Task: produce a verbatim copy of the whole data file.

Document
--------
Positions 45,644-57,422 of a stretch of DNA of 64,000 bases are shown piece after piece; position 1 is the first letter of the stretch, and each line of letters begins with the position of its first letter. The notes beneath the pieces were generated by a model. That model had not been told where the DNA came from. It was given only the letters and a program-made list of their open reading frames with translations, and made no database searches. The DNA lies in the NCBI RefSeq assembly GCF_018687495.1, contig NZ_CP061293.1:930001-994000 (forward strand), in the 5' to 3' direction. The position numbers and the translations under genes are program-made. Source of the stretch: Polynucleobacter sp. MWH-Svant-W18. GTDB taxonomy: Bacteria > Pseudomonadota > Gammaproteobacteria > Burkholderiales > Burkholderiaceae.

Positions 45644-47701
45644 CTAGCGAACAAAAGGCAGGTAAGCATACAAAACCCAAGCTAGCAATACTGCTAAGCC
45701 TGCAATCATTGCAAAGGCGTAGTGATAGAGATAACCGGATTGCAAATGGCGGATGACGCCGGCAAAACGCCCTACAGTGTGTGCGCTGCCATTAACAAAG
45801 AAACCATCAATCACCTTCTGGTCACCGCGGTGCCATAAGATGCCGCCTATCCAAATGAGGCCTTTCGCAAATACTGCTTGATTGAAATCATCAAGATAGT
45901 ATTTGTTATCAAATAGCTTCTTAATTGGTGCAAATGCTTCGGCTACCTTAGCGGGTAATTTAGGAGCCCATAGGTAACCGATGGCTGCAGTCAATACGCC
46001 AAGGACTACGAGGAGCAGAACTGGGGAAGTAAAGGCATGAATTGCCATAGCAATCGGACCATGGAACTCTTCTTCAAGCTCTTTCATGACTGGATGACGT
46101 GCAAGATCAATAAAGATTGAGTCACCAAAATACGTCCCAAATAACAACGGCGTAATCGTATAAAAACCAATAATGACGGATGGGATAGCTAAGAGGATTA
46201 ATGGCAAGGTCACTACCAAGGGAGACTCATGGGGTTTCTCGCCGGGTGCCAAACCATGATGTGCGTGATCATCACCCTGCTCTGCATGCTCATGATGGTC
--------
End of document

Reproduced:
Positions 45,644-57,422 of a stretch of DNA of 64,000 bases are shown piece after piece; position 1 is the first letter of the stretch, and each line of letters begins with the position of its first letter. The notes beneath the pieces were generated by a model. That model had not been told where the DNA came from. It was given only the letters and a program-made list of their open reading frames with translations, and made no database searches. The DNA lies in the NCBI RefSeq assembly GCF_018687495.1, contig NZ_CP061293.1:930001-994000 (forward strand), in the 5' to 3' direction. The position numbers and the translations under genes are program-made. Source of the stretch: Polynucleobacter sp. MWH-Svant-W18. GTDB taxonomy: Bacteria > Pseudomonadota > Gammaproteobacteria > Burkholderiales > Burkholderiaceae.

Positions 45644-47701
45644 CTAGCGAACAAAAGGCAGGTAAGCATACAAAACCCAAGCTAGCAATACTGCTAAGCC
45701 TGCAATCATTGCAAAGGCGTAGTGATAGAGATAACCGGATTGCAAATGGCGGATGACGCCGGCAAAACGCCCTACAGTGTGTGCGCTGCCATTAACAAAG
45801 AAACCATCAATCACCTTCTGGTCACCGCGGTGCCATAAGATGCCGCCTATCCAAATGAGGCCTTTCGCAAATACTGCTTGATTGAAATCATCAAGATAGT
45901 ATTTGTTATCAAATAGCTTCTTAATTGGTGCAAATGCTTCGGCTACCTTAGCGGGTAATTTAGGAGCCCATAGGTAACCGATGGCTGCAGTCAATACGCC
46001 AAGGACTACGAGGAGCAGAACTGGGGAAGTAAAGGCATGAATTGCCATAGCAATCGGACCATGGAACTCTTCTTCAAGCTCTTTCATGACTGGATGACGT
46101 GCAAGATCAATAAAGATTGAGTCACCAAAATACGTCCCAAATAACAACGGCGTAATCGTATAAAAACCAATAATGACGGATGGGATAGCTAAGAGGATTA
46201 ATGGCAAGGTCACTACCAAGGGAGACTCATGGGGTTTCTCGCCGGGTGCCAAACCATGATGTGCGTGATCATCACCCTGCTCTGCATGCTCATGATGGTC